Tim Gallwey: [01:13:59] What's the condition? That I don't have to talk about courtesy. He stopped, saying: I don't care what you talk about, so long as those ratings done by third parties, go up dramatically. I said: No problem. He said: OK, got a deal. You've got six hours. One hour a week for six weeks. That's a few more hours than we have here. It was just one of those twenty six point five seconds of work and then, how do I make this short? I go into the telephone operators, I say: How's work? Boring... Some of them are 20 years in this job, twenty six point five seconds, do the math, a long eight hours a day with maybe an hour and a half breaks, including lunch. For 20 years. Then some of them said: I'm stressful. Because the twenty six point five seconds, just making sure you got the numbers actually right, and then trying to be courteous. So mostly after the twenty six point five seconds, red lights went on above them, if they happenned to be long. So I wondered, what's the ball here? The customer's voice coming into the court of the operator, who was asked to repeat what is being said. And then, physically put it into a computer. And then say: Have a good. Unless the other guy says it first, she says: And you have a good day, too, sir. But they don't say it like that, but: Have a good. If you've heard telephone operators. You may be too young. After eight hours a day of doing this for a few months: Hello, yes, I'll get you Skyline 1 7 0 5 4. Have a good day.
Tim Gallwey: [01:17:12] It just goes monotone and mechanical.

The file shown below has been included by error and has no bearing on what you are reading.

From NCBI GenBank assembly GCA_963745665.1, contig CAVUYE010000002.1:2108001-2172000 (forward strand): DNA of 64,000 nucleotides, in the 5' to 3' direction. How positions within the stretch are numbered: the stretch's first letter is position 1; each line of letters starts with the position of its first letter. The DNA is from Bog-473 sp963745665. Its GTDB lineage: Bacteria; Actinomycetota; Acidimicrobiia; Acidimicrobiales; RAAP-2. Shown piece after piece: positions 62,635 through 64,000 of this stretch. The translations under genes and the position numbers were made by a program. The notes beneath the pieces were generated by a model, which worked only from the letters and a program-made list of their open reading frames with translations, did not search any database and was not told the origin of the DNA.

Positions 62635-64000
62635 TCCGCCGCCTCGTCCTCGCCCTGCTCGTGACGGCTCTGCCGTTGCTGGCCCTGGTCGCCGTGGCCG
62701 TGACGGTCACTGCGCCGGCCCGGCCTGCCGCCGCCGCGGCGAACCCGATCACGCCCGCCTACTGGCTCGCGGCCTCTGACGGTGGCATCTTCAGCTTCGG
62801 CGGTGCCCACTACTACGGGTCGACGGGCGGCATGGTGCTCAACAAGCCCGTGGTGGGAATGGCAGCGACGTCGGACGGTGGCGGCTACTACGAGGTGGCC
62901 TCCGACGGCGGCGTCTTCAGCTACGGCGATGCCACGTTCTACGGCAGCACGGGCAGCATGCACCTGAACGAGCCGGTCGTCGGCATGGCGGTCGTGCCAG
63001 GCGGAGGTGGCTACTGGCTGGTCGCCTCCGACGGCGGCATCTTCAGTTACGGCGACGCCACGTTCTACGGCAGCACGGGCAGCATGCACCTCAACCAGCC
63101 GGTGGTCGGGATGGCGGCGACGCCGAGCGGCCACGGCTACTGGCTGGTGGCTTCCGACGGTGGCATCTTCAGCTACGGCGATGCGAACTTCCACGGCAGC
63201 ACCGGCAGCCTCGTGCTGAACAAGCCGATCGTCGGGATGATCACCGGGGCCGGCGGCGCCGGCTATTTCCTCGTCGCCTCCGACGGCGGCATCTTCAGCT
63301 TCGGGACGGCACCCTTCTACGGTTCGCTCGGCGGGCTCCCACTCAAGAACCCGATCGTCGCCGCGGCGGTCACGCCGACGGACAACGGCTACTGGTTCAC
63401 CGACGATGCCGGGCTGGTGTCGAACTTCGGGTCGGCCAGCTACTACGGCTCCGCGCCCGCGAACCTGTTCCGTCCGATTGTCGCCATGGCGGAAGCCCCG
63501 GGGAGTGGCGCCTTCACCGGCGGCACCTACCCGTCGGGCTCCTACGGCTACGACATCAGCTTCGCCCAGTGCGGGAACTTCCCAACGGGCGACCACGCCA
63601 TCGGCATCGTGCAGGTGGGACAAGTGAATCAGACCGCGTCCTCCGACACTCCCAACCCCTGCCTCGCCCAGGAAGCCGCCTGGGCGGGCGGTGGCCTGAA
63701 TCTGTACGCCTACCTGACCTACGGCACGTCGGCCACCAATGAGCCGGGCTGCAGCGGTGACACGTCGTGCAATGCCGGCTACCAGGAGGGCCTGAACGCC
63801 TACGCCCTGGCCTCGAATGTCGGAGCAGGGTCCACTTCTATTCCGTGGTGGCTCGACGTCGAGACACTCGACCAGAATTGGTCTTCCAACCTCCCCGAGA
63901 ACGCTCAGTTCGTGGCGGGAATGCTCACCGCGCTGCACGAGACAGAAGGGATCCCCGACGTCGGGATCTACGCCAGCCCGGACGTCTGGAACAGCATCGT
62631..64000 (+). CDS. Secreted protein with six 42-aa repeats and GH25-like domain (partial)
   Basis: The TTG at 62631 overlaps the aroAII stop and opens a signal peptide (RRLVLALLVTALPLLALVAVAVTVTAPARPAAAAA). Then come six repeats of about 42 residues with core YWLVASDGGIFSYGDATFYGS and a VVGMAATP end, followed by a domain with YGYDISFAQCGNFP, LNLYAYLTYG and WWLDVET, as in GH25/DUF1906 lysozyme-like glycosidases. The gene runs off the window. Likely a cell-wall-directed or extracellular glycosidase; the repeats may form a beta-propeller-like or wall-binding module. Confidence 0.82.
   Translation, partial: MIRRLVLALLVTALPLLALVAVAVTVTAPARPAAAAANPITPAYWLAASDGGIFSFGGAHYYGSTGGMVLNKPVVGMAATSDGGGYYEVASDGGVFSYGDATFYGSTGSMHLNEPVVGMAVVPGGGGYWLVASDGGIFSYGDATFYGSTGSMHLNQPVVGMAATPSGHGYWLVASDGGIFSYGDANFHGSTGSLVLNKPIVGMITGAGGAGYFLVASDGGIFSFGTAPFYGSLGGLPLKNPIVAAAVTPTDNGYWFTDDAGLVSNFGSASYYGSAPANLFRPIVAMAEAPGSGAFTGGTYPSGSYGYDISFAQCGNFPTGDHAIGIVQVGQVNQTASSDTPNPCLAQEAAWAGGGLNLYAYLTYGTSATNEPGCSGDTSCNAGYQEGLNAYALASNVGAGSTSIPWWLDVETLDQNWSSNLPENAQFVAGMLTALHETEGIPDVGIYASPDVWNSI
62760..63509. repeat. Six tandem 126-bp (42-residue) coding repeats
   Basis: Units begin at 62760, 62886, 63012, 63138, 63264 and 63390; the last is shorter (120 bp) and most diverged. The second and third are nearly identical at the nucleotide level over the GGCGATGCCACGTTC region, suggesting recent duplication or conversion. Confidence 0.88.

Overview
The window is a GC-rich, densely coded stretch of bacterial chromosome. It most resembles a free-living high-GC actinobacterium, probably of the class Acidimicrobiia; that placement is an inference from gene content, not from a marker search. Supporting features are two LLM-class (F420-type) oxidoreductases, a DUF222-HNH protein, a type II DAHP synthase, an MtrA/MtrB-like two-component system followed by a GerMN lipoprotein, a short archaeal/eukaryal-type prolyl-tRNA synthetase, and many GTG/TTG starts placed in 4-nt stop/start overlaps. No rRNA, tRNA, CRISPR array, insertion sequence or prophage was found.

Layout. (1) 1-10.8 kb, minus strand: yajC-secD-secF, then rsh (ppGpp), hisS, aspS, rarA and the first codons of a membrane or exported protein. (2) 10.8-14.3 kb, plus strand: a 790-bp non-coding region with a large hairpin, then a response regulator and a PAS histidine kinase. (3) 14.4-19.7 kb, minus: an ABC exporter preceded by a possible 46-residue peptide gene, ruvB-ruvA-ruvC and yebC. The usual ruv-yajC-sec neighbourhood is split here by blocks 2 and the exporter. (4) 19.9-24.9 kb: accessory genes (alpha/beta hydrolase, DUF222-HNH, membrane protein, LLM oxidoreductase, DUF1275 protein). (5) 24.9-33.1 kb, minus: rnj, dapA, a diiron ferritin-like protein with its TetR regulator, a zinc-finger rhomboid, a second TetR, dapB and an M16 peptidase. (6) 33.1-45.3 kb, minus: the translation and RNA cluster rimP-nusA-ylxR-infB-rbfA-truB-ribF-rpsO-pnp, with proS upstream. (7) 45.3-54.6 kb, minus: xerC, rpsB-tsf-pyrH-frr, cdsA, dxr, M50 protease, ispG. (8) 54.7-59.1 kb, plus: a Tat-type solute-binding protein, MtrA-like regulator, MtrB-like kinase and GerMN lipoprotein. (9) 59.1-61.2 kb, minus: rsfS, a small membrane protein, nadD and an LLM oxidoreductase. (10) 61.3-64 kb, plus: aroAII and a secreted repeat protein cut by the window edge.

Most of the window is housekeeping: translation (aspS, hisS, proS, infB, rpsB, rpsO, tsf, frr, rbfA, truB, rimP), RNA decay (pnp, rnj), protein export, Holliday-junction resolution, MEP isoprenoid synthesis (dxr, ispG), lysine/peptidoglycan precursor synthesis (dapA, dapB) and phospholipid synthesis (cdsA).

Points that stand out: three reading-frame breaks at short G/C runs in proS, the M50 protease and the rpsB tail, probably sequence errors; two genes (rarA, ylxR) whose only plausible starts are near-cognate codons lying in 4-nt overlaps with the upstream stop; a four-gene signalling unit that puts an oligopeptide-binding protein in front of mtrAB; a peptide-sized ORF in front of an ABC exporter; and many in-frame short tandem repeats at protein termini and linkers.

Tim Gallwey: [01:17:20] A little exaggeration, but not much. And I'm not exaggerating. I'm getting roo warm in this room. Do you mind if I take my sweater off?
Nathalie de Marcé: [01:17:45] No, of course not.
Tim Gallwey: [01:17:46] I didn't think you would, but I wouldn't have done it anyway if you had some reason like the photograph had to be constant, didn't want to be changing people. OK.
Michel Wozniak: [01:18:00] Yeah, we have one final question, which would be very interesting to...
Tim Gallwey: [01:18:07] How much time have we gone?
Michel Wozniak: [01:18:09] Uh, we're about to be done. We were about to be done. Yeah.
Tim Gallwey: [01:18:14] How much time have we done?
Michel Wozniak: [01:18:16] For the moment, we made one hour and 20 minutes.
Tim Gallwey: [01:18:20] I'll take one minute to do the example. I could take 10, 15. Here's what you would have seen if you're observing and listening to the operator. The customer says: Give me Skyline 1 7 0 5 4 right away.
Tim Gallwey: [01:18:53] She puts down a nine and circles irritate. And she answers: Was that Skyline 1 7 0 5 5 ? Yeah.
Tim Gallwey: [01:19:17] She says: Have a good day. And the guy says: Yeah, and you too.